In February 2011 a minority section of the former leadership of the Workers Party, including former National Secretary Daphna Whitmore, former National Organiser Philip Ferguson and former "Spark" Co-ordinating Editor Don Franks announced their decision to leave the organisation in a joint letter of resignation stating that:

The recent sharp divisions and turmoil in the organisation over standards and behaviour forced us to face the issue of why these problems arose - and, indeed, have often arisen. Our conclusion is that the problems associated with low standards go much deeper than this or that individual or norm (or lack of norms) and are rooted in much bigger and deeper problems - basically that the long downturn and the absence of struggle, especially working class struggle, continuously undermine the project of party-building. It's not possible to build a vanguard organisation in the absence of a vanguard of workers.

We have concluded that further attempts at party building in this downturn are futile. Rather than carry on ploughing the same furrow we feel we can contribute more effectively towards working class emancipation by operating in a way that is suited to the conditions.[34]

In June 2011 these individuals joined with other former members of the Workers Party to launch an on-line Marxist publication entitled Redline.


  1. ^ a b c "Major decisions of internal conference". 
  2. ^ The Spark (May 2006)
  3. ^ "Anti-Capitalist Alliance to stand in general election". The Spark. April 2002. 
  4. ^ "Fusion forms new group". The Spark. June 2004. 
  5. ^ "The Anti-Capitalist election campaign". The Spark. June 2002. 
  6. ^ "2002 Election: Summary of overall results". New Zealand Electoral Commission. Retrieved 2008-10-04. [dead link]
  7. ^ "Anti-Capitalists standing in 8 electorates.". The Spark. August 2005. 
  8. ^ "2005 Election: Summary of overall results". New Zealand Electoral Commission. Retrieved 2008-10-04. [dead link]
  9. ^ "Lets Make Workers Issues Hi-Viz". Indymedia Aotearoa. 
  10. ^ "Workers Party Mayoral Campaigns". The Spark. 
  11. ^ "Byron Clark for Christchurch Mayor". 
  12. ^ "Final election results for 2007". Dunedin City Council.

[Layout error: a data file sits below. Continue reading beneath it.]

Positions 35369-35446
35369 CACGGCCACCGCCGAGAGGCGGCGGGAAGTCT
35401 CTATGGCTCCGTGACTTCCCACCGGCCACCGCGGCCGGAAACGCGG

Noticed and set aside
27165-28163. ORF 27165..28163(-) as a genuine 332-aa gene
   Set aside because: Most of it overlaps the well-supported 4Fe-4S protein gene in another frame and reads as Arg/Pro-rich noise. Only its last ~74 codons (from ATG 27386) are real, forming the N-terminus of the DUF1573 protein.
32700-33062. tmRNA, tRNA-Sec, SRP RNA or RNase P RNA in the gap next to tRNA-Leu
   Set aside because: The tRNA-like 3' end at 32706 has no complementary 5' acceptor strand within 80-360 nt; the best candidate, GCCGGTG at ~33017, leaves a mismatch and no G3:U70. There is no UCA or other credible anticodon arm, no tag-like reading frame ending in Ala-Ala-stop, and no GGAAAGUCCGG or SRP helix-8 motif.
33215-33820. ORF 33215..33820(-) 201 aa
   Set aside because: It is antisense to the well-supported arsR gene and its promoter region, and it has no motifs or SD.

13. ^ "Last chance to decide Auckland's future". New Zealand Herald. 
  14. ^ "2007 elections - Nick Kelly". Wellington City Council. 
  15. ^ "2007 Triennial Elections Results". Waitakere City Council. 
  16. ^ "Results - Elections 2007". Christchurch City Council. 
  17. ^ "2007 Elections - Final results". Wellington City Council. 
  18. ^ "Dunedin election results" (PDF). Dunedin City Council. 
  19. ^ "Vote Workers Party!". The Spark. 2008. Retrieved 2008-07-07. 
  20. ^ "Twenty-one parties registered to contest party vote,". October 4, 2008. Retrieved 2008-10-04. 
  21. ^ "Election results - Overall status,". November 8, 2008. Retrieved 2008-11-16. 
  22. ^ "Election Results -- Wellington Central,". November 8, 2008. Retrieved 2008-11-16. 
  23. ^ "Election Results -- Christchurch Central,". November 8, 2008. Retrieved 2008-11-16. 
  24. ^ "Election Results -- Christchurch East,". November 8, 2008. Retrieved 2008-11-16. 
  25. ^ "Election Results -- Manukau East,". November 8, 2008. Retrieved 2008-11-16. 
  26. ^ "Cancellation of political party and registration of substitute logo". Elections New Zealand. 2011-05-20. Retrieved 2011-05-24. 
  27. ^ "Election series article # 7: WP not standing in any electorates in 2011". 2011-10-10. 
  28. ^ "Flag burning trial under way". TVNZ. 
  29. ^ "Election candidate suspended from teaching role". Radio NZ. 
  30. ^ "Nick Kelly and the Labour Party". Scoop. 
  31. ^ "Union rejects Go Wellington pay offer and elects union exec". Wellington Tramways Union Press Release. 
  32. ^ "Nick Kelly’s statement on the Workers’ Party: What really happened?". 
  33. ^ "President's Column". Salient.’s-column. 
  34. ^ "Resignations from the Workers Party". 

External links

Wikimedia Foundation. 2010.

Игры ⚽ Нужно решить контрольную?

Look at other dictionaries:

  • Communist Party of New Zealand — The Communist Party of New Zealand (CPNZ) was a Communist political party in New Zealand from the 1920s to the early 1990s. It never achieved significant political success, and no longer exists as an independent group, although the Socialist… …   Wikipedia

  • New Zealand general election, 2008 — 2005 ← members 8 November 2008 (2008 11 08) …   Wikipedia

  • Christian Heritage Party of New Zealand — Christian Heritage New Zealand Leader Graham Capill (1990 2003) Ewen McQueen (2003 2006) President Nik Gregg (2003 2006) …   Wikipedia

  • Workers' Party — is a name used by a number of political parties throughout the world. While the name has been used by both left wing and right wing organizations, it is currently used by left wing followers of Communism, Marxism, Marxism Leninism, Social… …   Wikipedia

  • Direct Democracy Party of New Zealand — Founded 2005 Dissolved 30 June 2009 …   Wikipedia

  • National Socialist Party of New Zealand — The National Socialist Party of New Zealand, sometimes simply called the New Zealand Nazi Party, was a far right political party in New Zealand. It promulgated the same basic views as Adolf Hitler s Nazi Party in Germany, and had a particular… …   Wikipedia

  • New Democratic Party (New Zealand) — The New Democratic Party of New Zealand was a small political party established in 1972. It was a splinter group from the better known Social Credit Party, having been founded by former Social Credit leader John O Brien. O Brien was considered a… …   Wikipedia

  • New Zealand — New Zealander. /zee leuhnd/ a country in the S Pacific, SE of Australia, consisting of North Island, South Island, and adjacent small islands: a member of the Commonwealth of Nations. 3,587,275; 103,416 sq. mi. (267,845 sq. km). Cap.: Wellington …   Universalium

  • New Zealand National Party — Rōpū Nāhinara Leader John Key Preside …   Wikipedia

  • New Zealand Labour Party — Rōpū Reipa o Aotearoa President Moira Coatsworth …   Wikipedia

Share the article and excerpts

Direct link
Do a right-click on the link above
and select “Copy Link”